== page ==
this week in Tremendous

The first in a recurring series of bullets where I gather bits of Tremendous that have crossed my path. The term ‘week’ will be used liberally and incorrectly.
  • Recent research shows that patients with left hemispatial neglect (i.e. damage to one hemisphere of the brain leading to an inability to process and perceive stimuli on one side of the body or environment) also have difficulty representing events that are associated with the past “and, thus, fall to the left on the mental time line.” Which means the metaphor of placing events on a left-to-right timeline is taken literally by the brain. This study comes from Lera Boroditsky, cognitive scientist at UCSD and one of my favorite twurters. [Link: Patients With Left Spatial Neglect Also Neglect the “Left Side” of Time]

These results demonstrate that representations of space and time share neural underpinnings and that representations of time have specific spatial properties (e.g., a left and a right side).

  • Fierce contender for my favorite sentence ever written, courtesy of Gabriel Garcia Márquez from his 1973 short story, The Incredible and Sad Tale of Innocent Eréndira and Her Heartless Grandmother:

“The house was far from everything, in the heart of the desert, next to a settlement with miserable, burning streets where the goats committed suicide from desolation when the winds of misfortune blew.”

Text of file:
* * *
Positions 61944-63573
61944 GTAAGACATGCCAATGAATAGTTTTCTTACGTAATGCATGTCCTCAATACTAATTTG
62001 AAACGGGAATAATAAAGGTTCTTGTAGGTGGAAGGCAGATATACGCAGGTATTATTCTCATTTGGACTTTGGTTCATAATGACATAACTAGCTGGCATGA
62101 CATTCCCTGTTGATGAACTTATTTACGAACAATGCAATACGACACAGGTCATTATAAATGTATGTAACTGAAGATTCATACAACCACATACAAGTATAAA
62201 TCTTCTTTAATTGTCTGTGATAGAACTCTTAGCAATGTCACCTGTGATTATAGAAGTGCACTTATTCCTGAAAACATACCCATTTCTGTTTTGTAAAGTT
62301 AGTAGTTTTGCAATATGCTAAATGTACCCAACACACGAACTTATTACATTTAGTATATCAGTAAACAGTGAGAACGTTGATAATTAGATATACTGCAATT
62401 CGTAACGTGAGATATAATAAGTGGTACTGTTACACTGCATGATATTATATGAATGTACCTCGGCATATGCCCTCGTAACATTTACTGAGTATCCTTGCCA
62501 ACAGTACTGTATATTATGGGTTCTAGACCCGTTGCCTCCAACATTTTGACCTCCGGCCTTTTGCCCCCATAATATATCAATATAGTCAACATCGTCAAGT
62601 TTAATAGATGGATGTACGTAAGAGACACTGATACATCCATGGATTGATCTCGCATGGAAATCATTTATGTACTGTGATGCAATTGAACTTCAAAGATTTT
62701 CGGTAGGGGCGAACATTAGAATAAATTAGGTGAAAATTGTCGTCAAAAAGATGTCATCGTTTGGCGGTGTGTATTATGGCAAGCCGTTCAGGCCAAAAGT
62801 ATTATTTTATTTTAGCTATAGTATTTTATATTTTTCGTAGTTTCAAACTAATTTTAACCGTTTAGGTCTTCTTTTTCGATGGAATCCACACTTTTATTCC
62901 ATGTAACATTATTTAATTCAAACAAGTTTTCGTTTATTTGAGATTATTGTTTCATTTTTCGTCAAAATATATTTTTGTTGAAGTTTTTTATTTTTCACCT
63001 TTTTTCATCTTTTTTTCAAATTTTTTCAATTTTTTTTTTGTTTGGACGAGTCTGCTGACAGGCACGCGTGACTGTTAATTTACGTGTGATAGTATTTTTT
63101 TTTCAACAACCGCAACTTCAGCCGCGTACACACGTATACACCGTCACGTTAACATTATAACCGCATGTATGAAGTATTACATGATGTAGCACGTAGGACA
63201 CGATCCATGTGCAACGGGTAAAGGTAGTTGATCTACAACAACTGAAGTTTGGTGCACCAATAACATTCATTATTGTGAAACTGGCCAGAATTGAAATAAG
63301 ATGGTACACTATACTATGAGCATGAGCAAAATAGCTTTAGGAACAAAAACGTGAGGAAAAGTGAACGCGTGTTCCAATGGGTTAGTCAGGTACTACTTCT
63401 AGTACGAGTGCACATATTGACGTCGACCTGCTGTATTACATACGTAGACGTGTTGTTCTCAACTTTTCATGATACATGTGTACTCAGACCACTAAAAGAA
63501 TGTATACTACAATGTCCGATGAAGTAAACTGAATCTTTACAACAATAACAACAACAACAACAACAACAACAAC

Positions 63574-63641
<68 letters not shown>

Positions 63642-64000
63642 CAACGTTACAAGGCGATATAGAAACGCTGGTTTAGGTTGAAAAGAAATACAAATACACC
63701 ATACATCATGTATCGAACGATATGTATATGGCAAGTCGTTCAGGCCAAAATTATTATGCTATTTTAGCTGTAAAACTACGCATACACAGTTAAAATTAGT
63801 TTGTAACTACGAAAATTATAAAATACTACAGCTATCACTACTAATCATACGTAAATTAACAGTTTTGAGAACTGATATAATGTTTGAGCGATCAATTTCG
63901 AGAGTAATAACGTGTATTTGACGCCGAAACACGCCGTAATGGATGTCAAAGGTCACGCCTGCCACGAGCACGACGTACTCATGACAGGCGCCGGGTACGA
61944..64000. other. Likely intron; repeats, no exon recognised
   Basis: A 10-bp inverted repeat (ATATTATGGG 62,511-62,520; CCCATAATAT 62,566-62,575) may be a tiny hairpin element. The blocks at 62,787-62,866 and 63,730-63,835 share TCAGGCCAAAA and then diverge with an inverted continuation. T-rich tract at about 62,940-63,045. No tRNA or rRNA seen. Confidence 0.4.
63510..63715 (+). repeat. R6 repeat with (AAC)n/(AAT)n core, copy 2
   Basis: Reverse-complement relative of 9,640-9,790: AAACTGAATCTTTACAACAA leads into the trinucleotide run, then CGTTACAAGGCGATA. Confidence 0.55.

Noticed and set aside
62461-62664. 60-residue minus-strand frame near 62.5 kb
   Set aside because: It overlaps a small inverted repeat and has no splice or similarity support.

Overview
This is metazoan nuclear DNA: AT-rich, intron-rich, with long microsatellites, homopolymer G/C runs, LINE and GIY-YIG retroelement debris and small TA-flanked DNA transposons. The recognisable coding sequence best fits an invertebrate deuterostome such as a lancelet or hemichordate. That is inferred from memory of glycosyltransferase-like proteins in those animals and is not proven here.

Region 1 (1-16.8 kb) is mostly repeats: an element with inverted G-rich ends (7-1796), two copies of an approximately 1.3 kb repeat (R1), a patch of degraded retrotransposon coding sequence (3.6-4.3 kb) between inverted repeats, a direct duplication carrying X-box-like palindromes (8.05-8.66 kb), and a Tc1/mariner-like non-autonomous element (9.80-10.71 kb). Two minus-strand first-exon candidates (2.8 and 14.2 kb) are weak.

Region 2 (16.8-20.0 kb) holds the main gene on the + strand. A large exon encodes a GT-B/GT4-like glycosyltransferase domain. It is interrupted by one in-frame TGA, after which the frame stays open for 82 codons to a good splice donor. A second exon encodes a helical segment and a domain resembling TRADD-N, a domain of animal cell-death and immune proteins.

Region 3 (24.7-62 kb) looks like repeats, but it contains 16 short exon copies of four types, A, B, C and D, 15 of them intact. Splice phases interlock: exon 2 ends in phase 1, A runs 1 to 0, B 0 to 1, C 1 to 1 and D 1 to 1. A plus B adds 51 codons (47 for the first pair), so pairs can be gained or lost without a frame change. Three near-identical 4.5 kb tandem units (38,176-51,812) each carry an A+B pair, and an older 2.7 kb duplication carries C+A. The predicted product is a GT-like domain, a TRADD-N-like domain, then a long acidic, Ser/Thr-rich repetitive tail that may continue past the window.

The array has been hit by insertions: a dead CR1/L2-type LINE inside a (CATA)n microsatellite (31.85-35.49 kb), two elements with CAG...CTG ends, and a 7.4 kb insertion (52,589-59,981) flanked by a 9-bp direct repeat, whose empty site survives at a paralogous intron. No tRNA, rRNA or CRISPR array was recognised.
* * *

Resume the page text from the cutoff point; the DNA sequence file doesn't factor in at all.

• Artist and Guggenheim Fellow Charles Ross is in the midst of a 40-year project called “Star Axis,” a massive pyramid built in the New Mexico desert designed to be ascended and allow viewers to observe Polaris (the “North Star”) in the different night sky positions it has held throughout the millennia. This is possible because of something called precession: the Earth’s axis is actually a bit wobbly, like a gyroscope, and traces a circle around Polaris once every 26,000 years. The story over at Aeon Magazine traces the genesis of Star Axis and the myths surrounding mankind’s fascination with the celestial. [Link: Embracing the void]

“My interest in science is related to how mysterious it is,” he told me. “I have found that if you get astronomers and physicists drunk enough, you can get them to admit that what’s going on in the quantum field is not a hair’s breadth from metaphysics. That tells me the world is not getting easier to decipher. The deeper they go with this stuff, the more mysterious it gets.”

  • It turns out that not only do Ouija boards work, but they can be explained by something called the Ideomotor Effect. In fact Michael Faraday, the amateur physicist responsible for discovering the principles of electromagnetism and helping to inspire Einstein’s later investigations into the nature of light, conducted early experiments in the mid-1800’s to prove the Ideomotor Effect indeed exists. And recently the Ouija game has proved handy in research exploring the human unconscious. (“When triggering the ideomotor effect and unconsciously answering questions, participants suddenly knew much more than they did before.”) The Smithsonian is right to claim that “the real history of the Ouija board is just about as mysterious as how the ‘game’ works.” It’s a tale that meanders through 19th century spiritualism, patent officers, freak accidents, Norman Rockwell, and The Exorcist. [Links: Using Ouija To Explore The Unconscious; The Strange and Mysterious History of the Ouija Board]

“The board does offer a link between the known and the unknown. Just not the unknown that everyone wanted to believe it was.”